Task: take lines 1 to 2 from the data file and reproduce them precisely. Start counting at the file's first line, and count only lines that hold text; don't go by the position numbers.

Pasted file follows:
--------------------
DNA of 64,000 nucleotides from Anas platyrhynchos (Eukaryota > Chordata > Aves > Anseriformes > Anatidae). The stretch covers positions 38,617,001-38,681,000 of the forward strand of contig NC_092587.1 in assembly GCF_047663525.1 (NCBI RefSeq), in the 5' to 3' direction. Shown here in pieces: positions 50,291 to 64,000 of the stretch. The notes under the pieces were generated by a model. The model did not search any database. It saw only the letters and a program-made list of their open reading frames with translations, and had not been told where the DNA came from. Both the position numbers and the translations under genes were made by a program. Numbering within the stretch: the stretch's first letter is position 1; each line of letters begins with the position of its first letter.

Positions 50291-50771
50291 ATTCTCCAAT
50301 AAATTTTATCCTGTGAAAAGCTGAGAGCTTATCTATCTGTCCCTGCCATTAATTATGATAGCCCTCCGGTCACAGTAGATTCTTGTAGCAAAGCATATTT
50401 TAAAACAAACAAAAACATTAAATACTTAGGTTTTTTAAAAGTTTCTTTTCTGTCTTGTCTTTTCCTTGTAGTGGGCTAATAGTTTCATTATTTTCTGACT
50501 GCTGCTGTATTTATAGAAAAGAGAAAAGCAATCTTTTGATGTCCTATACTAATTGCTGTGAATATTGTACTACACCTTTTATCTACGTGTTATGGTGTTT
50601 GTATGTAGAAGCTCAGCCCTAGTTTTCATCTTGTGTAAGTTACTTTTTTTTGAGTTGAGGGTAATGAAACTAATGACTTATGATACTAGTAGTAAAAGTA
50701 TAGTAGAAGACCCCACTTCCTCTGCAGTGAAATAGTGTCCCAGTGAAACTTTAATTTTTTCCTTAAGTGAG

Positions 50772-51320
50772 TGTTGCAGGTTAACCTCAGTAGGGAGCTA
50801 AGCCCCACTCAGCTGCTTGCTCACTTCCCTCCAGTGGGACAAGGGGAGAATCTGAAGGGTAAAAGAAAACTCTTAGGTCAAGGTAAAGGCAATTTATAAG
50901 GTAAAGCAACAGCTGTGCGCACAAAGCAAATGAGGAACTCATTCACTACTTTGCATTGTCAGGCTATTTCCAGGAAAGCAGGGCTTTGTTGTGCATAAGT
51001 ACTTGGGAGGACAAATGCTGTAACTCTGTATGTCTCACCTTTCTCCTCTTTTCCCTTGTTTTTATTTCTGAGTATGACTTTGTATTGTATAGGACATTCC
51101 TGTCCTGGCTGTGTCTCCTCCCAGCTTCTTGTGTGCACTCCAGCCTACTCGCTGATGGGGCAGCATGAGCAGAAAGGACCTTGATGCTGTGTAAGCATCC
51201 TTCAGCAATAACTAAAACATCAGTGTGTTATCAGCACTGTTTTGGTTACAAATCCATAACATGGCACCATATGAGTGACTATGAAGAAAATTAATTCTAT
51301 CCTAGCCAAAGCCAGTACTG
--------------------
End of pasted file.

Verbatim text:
DNA of 64,000 nucleotides from Anas platyrhynchos (Eukaryota > Chordata > Aves > Anseriformes > Anatidae). The stretch covers positions 38,617,001-38,681,000 of the forward strand of contig NC_092587.1 in assembly GCF_047663525.1 (NCBI RefSeq), in the 5' to 3' direction. Shown here in pieces: positions 50,291 to 64,000 of the stretch. The notes under the pieces were generated by a model. The model did not search any database. It saw only the letters and a program-made list of their open reading frames with translations, and had not been told where the DNA came from. Both the position numbers and the translations under genes were made by a program. Numbering within the stretch: the stretch's first letter is position 1; each line of letters begins with the position of its first letter.

Positions 50291-50771